22 October 2015

Advocate General’s Opinions on cement appeals suggest General Court's judgment is set aside

On 15 October 2015, Advocate General Wahl provided his Opinion on the appeals brought by four cement companies against the General Court (GC) judgment, dismissing their arguments that the European Commission had exceeded its powers during the investigation of presumed infringement of Article 101.

AG Wahl has proposed that the European Court of Justice (ECJ) set aside the GC’s judgment.  If the Opinion is followed, this would confirm a more limited scope to the Commission’s powers to investigate antitrust behaviour.

In 2008 and 2009, the Commission conducted dawn raids of companies operating in the cement sector and opened formal proceedings in 2010.  The contested decision came in March 2011, when the Commission formally ordered the companies to provide specified information (pursuant to Article 18(3) of Regulation 1/2003).  Seven of the companies being investigated argued before the GC that the Commission had exceeded its powers in its request for information by, amongst other things, imposing a disproportionate workload and failing to explain the presumed infringements.  The companies therefore asked that the GC suspend their duties to comply with the requests.

The GC judgment, dated 14 March 2014, confirmed the powers exercised by the Commission.  Though it was acknowledged that the presumed infringements were set out very generally and that a large volume of work had been imposed by the Commission, this was overridden when balanced against the alleged infringements and the need for the Commission to investigate.  Buzzi, Heidelberg, Schwenk and Italmobilaire are now appealing to the ECJ.

In his Opinion, AG Wahl noted that Commission requests under Article 18(3) Regulation 1/2003 must be ‘necessary’.  AG Wahl suggests neither a literal, nor lax interpretation should be taken; “a correlation must exist between the information requested and the presumed infringement that is sufficiently close” for the Commission to conclude the information is indeed necessary.  He determined that the GC had erred in law when assessing the necessity requirement, and for instance, pointed to the fact that some of the information requested was publicly available, thus unnecessarily included as part of the request.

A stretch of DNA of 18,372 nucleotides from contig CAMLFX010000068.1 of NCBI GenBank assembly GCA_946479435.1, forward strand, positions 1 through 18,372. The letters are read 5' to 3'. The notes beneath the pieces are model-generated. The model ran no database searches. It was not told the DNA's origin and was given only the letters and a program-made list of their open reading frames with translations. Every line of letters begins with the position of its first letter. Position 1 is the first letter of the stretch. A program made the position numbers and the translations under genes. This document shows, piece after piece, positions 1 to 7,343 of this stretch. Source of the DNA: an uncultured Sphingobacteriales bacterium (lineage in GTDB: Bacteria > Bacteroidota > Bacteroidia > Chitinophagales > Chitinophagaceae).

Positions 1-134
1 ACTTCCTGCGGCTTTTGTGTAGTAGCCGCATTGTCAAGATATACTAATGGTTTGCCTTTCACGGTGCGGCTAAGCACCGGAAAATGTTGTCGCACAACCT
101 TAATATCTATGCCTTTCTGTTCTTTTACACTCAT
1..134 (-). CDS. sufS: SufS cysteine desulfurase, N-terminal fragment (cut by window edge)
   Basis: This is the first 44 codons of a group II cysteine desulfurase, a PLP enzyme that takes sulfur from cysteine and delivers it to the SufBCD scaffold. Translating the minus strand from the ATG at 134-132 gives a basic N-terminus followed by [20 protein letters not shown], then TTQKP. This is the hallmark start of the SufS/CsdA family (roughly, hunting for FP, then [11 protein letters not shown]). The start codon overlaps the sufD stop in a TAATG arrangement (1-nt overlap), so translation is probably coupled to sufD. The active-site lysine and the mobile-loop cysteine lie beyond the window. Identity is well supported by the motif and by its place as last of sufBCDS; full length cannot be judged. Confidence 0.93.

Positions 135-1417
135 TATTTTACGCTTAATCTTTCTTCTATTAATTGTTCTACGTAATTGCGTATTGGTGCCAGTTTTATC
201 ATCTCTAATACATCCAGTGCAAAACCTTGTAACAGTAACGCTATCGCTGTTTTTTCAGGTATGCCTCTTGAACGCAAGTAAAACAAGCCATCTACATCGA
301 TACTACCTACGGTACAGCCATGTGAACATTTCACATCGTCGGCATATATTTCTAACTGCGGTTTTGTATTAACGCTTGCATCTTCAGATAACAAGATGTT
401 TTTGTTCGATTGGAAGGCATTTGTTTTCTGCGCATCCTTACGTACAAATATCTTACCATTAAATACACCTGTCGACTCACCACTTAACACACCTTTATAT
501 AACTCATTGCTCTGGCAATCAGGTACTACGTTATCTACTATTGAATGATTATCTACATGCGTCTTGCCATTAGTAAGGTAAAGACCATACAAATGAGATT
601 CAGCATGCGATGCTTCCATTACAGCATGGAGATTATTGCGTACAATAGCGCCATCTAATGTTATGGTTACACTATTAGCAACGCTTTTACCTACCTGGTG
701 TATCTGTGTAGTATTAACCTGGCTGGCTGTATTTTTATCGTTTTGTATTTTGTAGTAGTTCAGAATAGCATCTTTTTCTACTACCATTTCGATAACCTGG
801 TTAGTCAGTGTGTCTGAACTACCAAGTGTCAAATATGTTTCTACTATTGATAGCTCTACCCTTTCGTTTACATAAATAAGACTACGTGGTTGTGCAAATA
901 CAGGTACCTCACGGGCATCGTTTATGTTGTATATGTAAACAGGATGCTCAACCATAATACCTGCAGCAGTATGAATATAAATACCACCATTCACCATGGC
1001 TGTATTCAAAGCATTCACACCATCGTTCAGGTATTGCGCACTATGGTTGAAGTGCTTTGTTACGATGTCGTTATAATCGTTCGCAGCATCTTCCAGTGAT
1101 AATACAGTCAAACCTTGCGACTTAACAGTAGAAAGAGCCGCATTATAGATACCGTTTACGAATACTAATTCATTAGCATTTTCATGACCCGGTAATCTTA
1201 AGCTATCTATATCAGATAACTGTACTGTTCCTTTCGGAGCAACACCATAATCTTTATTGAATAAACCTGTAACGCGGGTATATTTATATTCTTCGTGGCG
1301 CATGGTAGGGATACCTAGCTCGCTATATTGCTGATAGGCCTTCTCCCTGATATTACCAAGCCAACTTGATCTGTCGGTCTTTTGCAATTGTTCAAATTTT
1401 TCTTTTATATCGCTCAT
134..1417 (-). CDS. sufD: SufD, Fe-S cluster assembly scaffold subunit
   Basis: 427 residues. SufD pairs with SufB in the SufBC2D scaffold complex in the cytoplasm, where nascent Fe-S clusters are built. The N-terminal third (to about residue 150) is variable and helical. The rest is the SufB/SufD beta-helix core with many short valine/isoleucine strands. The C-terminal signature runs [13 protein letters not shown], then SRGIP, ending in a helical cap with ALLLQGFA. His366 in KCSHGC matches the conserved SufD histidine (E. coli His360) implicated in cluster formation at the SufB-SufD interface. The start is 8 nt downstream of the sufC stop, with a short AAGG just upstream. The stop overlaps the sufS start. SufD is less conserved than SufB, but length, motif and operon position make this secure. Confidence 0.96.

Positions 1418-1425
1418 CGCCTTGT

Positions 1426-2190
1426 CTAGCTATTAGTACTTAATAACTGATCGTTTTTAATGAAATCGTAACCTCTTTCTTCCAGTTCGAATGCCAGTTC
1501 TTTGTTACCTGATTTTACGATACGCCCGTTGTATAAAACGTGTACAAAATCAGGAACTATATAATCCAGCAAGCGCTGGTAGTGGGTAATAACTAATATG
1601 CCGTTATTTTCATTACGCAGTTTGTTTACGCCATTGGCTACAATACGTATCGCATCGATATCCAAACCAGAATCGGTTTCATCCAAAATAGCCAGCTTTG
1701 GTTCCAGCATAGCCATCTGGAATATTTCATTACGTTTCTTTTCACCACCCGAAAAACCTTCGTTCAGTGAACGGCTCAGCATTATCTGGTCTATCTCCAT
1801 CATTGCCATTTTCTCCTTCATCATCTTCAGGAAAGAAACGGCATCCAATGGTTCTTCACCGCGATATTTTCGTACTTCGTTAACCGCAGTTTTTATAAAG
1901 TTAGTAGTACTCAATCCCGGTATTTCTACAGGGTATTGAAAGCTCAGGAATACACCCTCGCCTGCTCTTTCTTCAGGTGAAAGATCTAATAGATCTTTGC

AG Wahl stated that the Commission’s wide ranging powers are, at the very least, restrained by the rights of defence of the undertakings under investigation observing that “EU acts imposing obligations which interfere with the private sphere of … undertakings and which, if not complied with, carry hefty financial penalties, should, as a matter of principle, have a self-standing statement of reasons.”  In this case, the Commission had not provided a clear statement of reasons making it “excessively difficult” for the companies to properly exercise their rights of defence and assess their duties to cooperate.  For instance, the contested decision referred to 'cement' and 'cement-related products' over a period of a decade, making it hard for the companies to appreciate the scope of the investigation.

The Opinion also determined that the GC wrongly interpreted the right not to incriminate oneself.  In relation to Heidelberg, the GC had said that the company could challenge the self-incriminatory nature of any questions, if the Commission later imposed a fine.  AG Wahl noted that not dealing with the potential breach of rights of defence in the present proceedings, would deprive Heidelberg of its right to have the act reviewed by the EC Courts (provided by Article 18(3) of Regulation No 1/2003).

AG Wahl concluded that the GC’s judgment should be set aside and the contested decision be annulled in its entirety, as a result of the legal errors.

The ECJ is expected to hand down its judgment in the coming months, and will review the Opinions, though they are not binding.  Following AG Wahl’s clear assessment and frank conclusions, if the ECJ was to uphold the contested decision, this might be interpreted by some as conferring a carte blanche on Commission information requests.  This development is also particularly interesting, as recent Commission Guidelines have sought to extend the Commission’s right to access information on individuals’ personal devices, which commentators have suggested is not only excessive but falls foul of data protection legislation.


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